Topics: East West Link; Climate change 


CHRIS UHLMANN:  I am Chris Uhlmann, joined by Simon Birmingham, the Trade Minister. Minister, good morning.

SIMON BIRMINGHAM: Good Morning, great to be with you.

CHRIS UHLMANN: Isn’t the fact we are here in Melbourne this morning a sign that your big problem in this election is the state of Victoria? 

SIMON BIRMINGHAM: Well no it is about recognising a campaign right across the country. Scott Morrison is from Sydney in NSW, campaign headquarters is based in Brisbane, Queensland. The first debate of the campaign happened over in the West. Here we are launching our campaign in Melbourne. 

CHRIS UHLMANN: And in November you lost a swag of seats in the state election.

SIMON BIRMINGHAM: Every state is critical to this election, Yes Victoria is critical. Today the Prime Minister announcing a major investment in the East West Link here to make sure that we deliver the type of infrastructure that Victoria needs for the future, a huge additional investment. It will make sure that especially in the eastern suburbs of Melbourne, people find it easier to get home, to bust congestion as we are doing in major investments of infrastructure right around the country.

CHRIS UHLMANN: Yes but it was that blue heartland in the eastern suburbs of Melbourne that bled bright red during the last election campaign in November. So you’re building a road out to them. Don’t you think people will see that as a bit cynical? 

SIMON BIRMINGHAM: Well this is the ultimate commitment that our government has long championed. Sadly the State Labor Government’s refused to progress with the project. So the Prime Minister sat down, reconfigured the commitment  to make sure there is more funding available for it, that we have a  plan to get it delivered. Of course we still need the State Government to cooperate, we hope this will make Dan Andrews change his mind and ensure that he actually comes on board and helps to deliver what is very important infrastructure for people living in those suburbs.

CHRIS UHLMANN: Well he didn’t last time. Of course, this morning Bill Shorten’s pledging $15 billion to the rail loop.  So why won’t he pick them over you? He is a Labor premier. 

SIMON BIRMINGHAM: Well Bill Shorten’s rail loop, is of course one Dan Andrews has said he is already going to build, so I can’t see what’s additional there. Whereas…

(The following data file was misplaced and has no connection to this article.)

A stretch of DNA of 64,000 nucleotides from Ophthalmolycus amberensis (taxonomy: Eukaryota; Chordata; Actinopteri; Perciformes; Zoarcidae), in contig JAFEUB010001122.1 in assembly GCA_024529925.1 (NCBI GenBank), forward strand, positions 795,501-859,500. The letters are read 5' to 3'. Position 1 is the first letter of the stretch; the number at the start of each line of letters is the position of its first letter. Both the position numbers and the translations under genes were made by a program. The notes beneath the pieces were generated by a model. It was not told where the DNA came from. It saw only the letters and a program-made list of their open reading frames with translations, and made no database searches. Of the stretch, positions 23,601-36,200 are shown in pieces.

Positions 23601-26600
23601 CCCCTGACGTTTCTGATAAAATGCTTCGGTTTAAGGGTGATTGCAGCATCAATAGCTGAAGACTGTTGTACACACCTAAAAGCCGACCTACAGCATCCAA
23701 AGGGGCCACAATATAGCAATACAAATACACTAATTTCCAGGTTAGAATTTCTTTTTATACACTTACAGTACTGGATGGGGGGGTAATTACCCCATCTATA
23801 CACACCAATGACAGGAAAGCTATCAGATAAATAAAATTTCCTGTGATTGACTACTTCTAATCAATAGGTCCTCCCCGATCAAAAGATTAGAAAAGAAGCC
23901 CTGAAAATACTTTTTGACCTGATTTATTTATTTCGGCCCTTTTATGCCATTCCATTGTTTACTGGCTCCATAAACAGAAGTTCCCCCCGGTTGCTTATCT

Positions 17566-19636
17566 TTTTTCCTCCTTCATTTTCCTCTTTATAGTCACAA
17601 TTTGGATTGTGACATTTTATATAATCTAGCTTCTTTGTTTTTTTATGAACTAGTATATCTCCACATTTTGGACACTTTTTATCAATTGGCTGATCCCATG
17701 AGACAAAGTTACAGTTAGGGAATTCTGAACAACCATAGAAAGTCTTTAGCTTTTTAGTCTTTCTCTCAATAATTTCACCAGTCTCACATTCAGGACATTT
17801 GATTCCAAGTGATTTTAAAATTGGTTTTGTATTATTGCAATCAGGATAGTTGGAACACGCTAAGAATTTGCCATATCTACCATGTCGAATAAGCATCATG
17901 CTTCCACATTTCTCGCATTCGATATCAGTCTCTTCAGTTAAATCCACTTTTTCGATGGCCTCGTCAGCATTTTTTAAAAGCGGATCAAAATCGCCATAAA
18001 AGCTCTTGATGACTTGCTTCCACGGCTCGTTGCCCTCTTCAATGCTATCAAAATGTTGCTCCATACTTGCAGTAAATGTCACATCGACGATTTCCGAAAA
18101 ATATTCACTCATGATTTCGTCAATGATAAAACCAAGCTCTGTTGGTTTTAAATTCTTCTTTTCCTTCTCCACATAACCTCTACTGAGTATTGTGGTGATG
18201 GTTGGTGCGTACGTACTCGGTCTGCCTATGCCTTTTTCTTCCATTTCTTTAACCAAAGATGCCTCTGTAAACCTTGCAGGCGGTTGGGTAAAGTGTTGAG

CHRIS UHLMANN: More Commonwealth money?

SIMON BIRMINGHAM: Well, our commitment here is about getting built a piece of road infrastructure that isn’t otherwise going to occur. So we’re promising something that will actually make a difference. Bill Shorten’s promising to spend money on something that’s already going to happen. 

CHRIS UHLMANN: So that $4 billion is over how many years?

SIMON BIRMINGHAM: Well it depends how quickly we can get the Victorian Government to the table. So we’ll be able to start work as soon as they are willing to come to the table. And of course, then it will take a number of years to build a major piece of infrastructure like that. 

CHRIS UHLMANN: The people in the eastern suburbs of Melbourne are also concerned about Climate change, $4 billion for a road, $3.5 billion is your Climate change commitment over the next 15 years. Do you think they might see there’s some jarring there in your priorities?

SIMON BIRMINGHAM: Climate change is not a matter of how much you spend on it, it’s a matter of how well you spend money to get the outcome of reducing emissions. And we’ve clearly demonstrated our $3.5 billion climate solutions package, will achieve the 26 per cent reduction targets for the Paris Agreement. It’s going to do that through a series of steps in terms of delivery of our emissions reduction fund and other pieces that are central to it. So it’s about getting the right outcome. We should want to do everything  at the least possible cost and that is one of the contrasts in this  election, that we are very careful and accountable when it comes to  taxpayers money and only spend as  much as is necessary to get the job done. Mr Shorten is the one making huge additional spending promises. 

CHRIS UHLMANN: Simon Birmingham, we’ll leave it there, thank you.

SIMON BIRMINGHAM: Thank you Chris.